Ecological RoleEdit

Oregon ash is intolerant of shade, and may eventually be replaced by more competitive trees such as bigleaf maples or conifers that block the light with their leaves or sheer size. This tree flourishes when its habitat become opened due to floods, blowdowns, or other disturbances. Oregon ash sprouts vigorously from cut stumps or fire-killed trees. Young trees typically grow vigorously for their first 60 years, with their growth slowing considerably in the following years.[2]

This particular species of ash is well adapted to soggy ground due to its moderately shallow, but extensive and wide-spreading root system. This also allows for the tree to withstand wind storms exceptionally well. Ash tolerates flooding considerably better than Douglas-fir and grand-fir. Oregon ash also provides nourishment to songbirds, squirrels, and water fowl by way of its seeds. Deer and elk have also been known to graze its foliage and sprouts. [2]

Human History and ValueEdit

The wood of Oregon Ash compares favorably to the valuable lumber of eastern ashes, but it is seldom used for hardwood products because of its limited availability and distribution. The Cowlitz Tribe used its wood for canoe paddles and digging sticks. [5] Europeans, and later European Americans, have long preferred similar species of ash for comparable purposes such as tool handles and sports equipment.[2] The light color of the wood is somewhat lustrous, hard, strong, stiff, high in shock resistance, flexible, workable with machines, and wears smooth with use. The commercial application of Oregon Ash has been limited due to the much more abundant eastern ash. The young and fast-growing wood of ash is more elastic and more favorable for handles and baseball bats because it has wider growth rings. The wood of old ash trees in general are valued for firewood due to their fine-grain and brittleness. It is commonly used as an ornamental or shade tree within and beyond it native range of the Pacific Northwest because of its rapid growth rate, symmetrical shape, and hardiness. It has also been known to be used for wind breaks and to help with riparian restoration due to its wide root system and quick growth.[2]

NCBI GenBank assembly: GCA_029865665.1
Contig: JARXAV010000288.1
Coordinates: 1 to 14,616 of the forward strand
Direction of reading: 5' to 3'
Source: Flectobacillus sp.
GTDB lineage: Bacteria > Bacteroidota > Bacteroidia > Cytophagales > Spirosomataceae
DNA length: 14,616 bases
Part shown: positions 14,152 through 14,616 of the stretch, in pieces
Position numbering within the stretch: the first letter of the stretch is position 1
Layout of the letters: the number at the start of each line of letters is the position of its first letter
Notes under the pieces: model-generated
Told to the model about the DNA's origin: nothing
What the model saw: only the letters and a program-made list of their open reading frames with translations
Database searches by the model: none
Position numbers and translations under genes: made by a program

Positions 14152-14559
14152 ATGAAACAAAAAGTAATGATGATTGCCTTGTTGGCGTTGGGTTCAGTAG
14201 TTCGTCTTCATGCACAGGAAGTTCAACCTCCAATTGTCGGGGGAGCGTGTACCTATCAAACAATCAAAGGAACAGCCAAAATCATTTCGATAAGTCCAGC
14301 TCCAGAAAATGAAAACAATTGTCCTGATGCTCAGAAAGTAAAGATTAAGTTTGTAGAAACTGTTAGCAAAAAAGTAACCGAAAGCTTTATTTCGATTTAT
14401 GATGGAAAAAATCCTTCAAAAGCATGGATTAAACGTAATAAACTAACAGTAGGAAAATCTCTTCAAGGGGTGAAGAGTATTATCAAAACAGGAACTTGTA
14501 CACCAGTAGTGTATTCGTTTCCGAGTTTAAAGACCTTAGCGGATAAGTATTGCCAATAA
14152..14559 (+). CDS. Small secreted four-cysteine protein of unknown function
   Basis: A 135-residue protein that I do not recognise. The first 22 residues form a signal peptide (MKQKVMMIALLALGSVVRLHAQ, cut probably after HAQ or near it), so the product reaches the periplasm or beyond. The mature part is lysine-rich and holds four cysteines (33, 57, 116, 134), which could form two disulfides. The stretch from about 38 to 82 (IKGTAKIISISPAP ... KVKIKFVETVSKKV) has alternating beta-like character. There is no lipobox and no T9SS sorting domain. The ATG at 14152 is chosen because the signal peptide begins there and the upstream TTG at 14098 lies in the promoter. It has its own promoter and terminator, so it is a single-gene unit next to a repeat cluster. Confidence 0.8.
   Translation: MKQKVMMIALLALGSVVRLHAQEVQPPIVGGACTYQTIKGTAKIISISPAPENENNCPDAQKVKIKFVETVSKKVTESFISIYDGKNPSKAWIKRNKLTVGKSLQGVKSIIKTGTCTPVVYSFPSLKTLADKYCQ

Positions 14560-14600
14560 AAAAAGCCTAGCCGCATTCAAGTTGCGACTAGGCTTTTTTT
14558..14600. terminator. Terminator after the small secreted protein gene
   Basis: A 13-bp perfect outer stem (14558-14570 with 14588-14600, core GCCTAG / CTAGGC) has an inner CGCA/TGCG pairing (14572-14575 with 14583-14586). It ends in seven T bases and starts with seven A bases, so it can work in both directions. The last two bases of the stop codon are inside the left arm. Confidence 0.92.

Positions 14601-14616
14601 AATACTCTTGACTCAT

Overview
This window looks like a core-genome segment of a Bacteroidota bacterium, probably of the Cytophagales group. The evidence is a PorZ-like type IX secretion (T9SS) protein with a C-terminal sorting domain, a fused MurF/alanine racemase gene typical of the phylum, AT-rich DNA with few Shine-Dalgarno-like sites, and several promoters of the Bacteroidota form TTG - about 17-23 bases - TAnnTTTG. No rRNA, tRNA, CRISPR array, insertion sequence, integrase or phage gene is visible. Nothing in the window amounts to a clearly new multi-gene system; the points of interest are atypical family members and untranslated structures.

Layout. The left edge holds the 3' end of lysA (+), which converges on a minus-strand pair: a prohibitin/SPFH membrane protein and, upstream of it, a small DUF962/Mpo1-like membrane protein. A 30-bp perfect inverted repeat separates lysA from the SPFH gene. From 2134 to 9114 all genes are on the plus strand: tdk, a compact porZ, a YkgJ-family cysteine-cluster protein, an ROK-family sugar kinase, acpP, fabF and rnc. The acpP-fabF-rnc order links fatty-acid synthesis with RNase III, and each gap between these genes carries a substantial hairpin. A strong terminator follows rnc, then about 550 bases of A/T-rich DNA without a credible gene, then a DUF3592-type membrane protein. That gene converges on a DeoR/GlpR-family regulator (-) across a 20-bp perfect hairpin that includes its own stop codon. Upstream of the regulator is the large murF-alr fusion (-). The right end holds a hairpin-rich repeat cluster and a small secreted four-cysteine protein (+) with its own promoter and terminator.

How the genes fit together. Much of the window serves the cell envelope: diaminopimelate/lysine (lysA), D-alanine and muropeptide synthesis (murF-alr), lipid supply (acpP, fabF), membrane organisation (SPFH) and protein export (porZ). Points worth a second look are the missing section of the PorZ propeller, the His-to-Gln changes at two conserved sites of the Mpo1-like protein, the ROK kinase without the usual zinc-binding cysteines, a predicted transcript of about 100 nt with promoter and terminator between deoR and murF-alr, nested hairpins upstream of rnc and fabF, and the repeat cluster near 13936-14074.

1. ^ a b c d Plants of British Columbia: Fraxinus latifolia
  2. ^ a b c d e f g h i Arno, Stephen F.; Hammerly, Ramona P. (2007). Northwest trees: identifying and understanding the region's native trees (Anniversary., rev. ed.). Seattle, WA: Mountaineers Books. p. 227. ISBN 9781594850417.
  3. ^ a b c Jepson Flora Project: Fraxinus latifolia
  4. ^ Owston, Peyton W. (1990). "Fraxinus latifolia". In Burns, Russell M.; Honkala, Barbara H. (eds.). Conifers. Silvics of North America. Washington, D.C.: United States Forest Service (USFS), United States Department of Agriculture (USDA). 1 – via Southern Research Station (
  5. ^ Moerman, Daniel E. (1998). Native American ethnobotany. Portland, Oregon: Timber Press. ISBN 9780881924534.

External linksEdit

Leaves of the Oregon ash